Our March to The Fully Mobile Workplace
“Mobile” is a ubiquitous word in our society today, driven mainly by the advancements in digital technology that gave us our smartphones (formerly known as “mobile phones”) as well as many new advancements in business and the world of commerce.
While we have focused on our expertise and solutions in RFID, “mobile” infers a long list of things that are now deployed in distribution centers, including but not limited to:
- RFID – the now prolific use of tags that emit radio waves
- Hand-held scanners – used to scan barcodes or other labels and tags as required, in many varieties that can be laser or CCD, fixed or mobile, etc.
- Portable Computers – Handheld, Vehicle-mounted or wearable (e., wrist or waist) devices that have the minimal functionality to replace the need for a full-size laptop on the floor.
- Mobile power – powerful, lightweight battery systems mounted on carts customized to carry your workstation which could include a full-size laptop, monitor, and thermal printer.
- Clamshell printers – small printers usually with a capacity of only 75-100 labels that can be hung from a belt and allow print-on-demand for the user.
These are just a few of the innovations, some new, some old, that have driven the evolution to make everything in the DC more lightweight, more efficient and also more mobile.
One aspect of mobility that does not get as much attention, however, is the use of speech-based systems, otherwise known as “Voice Technology,” and its role in contributing to more mobility.
Keeping Your Ear To The Ground
What exactly do we mean when we speak of “Voice Technology”?
Many of us now use it every day in our personal lives. It is hard to imagine there isn’t someone in your household who says “Alexa!” or “Siri” or even “Hey, Cortana” during their day to find information, play music, locate an address, check the weather, etc. But not as many of us are using it at the workplace, or at least not to its full potential.
Perhaps the most underappreciated yet critical feature of voice technology is that it removes the need for the abstract interfaces that we’ve used for decades and how it has given us a natural way of interacting with computers (though admittedly there is nothing that feels natural about speaking to a computer-voice phone tree when calling your bank as a way to navigate a problem.)
While early voice technology (like the phone systems above) could be fussy and even aggravating, it has now matured enough to become widely reliable and even a bit fun – turning some tedious tasks into something a bit more interesting. In the office space, voice technology can be used to convert voicemails to texts, set up appointments for you, taking dictation, do online searches and even control some of your software apps.
Taking Siri and Alexa To Work
But what about in your operations? For systems built for distribution centers, voice technology is divided into two core technologies. “Voice Directed” converts computer data into audible commands – which can be used for directing workers on the floor to specific locations or following a sequence of steps to perform a task. One example works as an enhancement to Pick-To-Light systems, where voice directions improve speed and accuracy on the floor, complimenting the visual aspect of the light with audio. The other core technology is more akin to our better-known consumer applications mentioned above. “Speech Recognition” allows the user voice to be used as a form of data input converted by the application. This gives the worker a means to execute data inputs in a hands-free manner, even if something as simple to confirm if a pallet has been put away and the aisle number.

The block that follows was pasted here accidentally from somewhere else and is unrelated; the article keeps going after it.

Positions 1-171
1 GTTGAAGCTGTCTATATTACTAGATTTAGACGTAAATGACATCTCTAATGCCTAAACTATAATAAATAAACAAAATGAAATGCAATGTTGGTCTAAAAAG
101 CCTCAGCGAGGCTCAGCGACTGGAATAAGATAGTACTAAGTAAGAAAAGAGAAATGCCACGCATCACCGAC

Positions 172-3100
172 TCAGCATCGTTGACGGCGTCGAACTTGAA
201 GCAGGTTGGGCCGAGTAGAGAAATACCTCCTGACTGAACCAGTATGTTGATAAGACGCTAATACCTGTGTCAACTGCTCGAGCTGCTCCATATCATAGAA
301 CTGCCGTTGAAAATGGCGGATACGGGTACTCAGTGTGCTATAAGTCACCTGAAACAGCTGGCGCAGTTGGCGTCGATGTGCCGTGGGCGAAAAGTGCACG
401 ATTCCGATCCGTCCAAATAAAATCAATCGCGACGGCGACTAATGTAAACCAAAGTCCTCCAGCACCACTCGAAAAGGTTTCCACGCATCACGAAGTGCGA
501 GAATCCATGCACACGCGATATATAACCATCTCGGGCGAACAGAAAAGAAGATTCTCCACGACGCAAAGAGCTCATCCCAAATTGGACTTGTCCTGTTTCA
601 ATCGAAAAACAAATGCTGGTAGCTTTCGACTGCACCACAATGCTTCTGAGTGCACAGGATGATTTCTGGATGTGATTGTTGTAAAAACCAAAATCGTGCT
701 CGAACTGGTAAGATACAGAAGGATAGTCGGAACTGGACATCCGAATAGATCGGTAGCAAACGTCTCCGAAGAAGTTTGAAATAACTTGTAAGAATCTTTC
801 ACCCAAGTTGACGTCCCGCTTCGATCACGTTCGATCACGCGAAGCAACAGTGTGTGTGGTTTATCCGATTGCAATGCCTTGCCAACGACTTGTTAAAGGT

While speech recognition has improved over time, there is still a need to limit the speech input to a fairly short list of keywords and phrases for commands, and primarily numeric characters for voice data input which can still allow many warehouse and shop floor tasks to be performed effectively.
These portable voice systems consist of a headset with a microphone and a wearable computer and allow people to communicate with a computer they are used to communicating with each other. Voice systems are commonly found to be deployed in order picking, quality inspection, shipping, receiving, and cycle counting. Picking is perhaps the one process where this voice technology might be seen as a true “killer app”.
In one manufacturer’s list of case studies, results generated by voice technology were exceedingly good across almost any industry:
- Pharmaceuticals – 99.99% accuracy, increased order fulfillment rates
- Grocery Wholesale - Fork application productivity increased 24%, driver hours reduced by 16%
- Wholesaler – Pick errors reduced by 60%, training time reduced by 50%
- Nationwide Auto Maintenance – Pick accuracy increase to 99.46%, Worker productivity up 12%
- Global Apparel Retailer – Replenishment rates up 25%, cycle counts from 60% to 90% accuracy.
The Next Phase of Your Mobile Transformation
Now that voice technology has achieved both
1) A reasonable level of reliability and
2) Greater user comfort level given the proliferation of consumer devices in homes now (much like the smartphone boom made the transition to tablets in the warehouse easier too)
…it is worth exploring the potential logic of planning to include it in your future capital budget. The most common applications are already built to integrate with your existing WMS or MES systems, so looking at voice as a core element in your transition to a more mobile work environment is a low-risk research task with a potentially high ROI.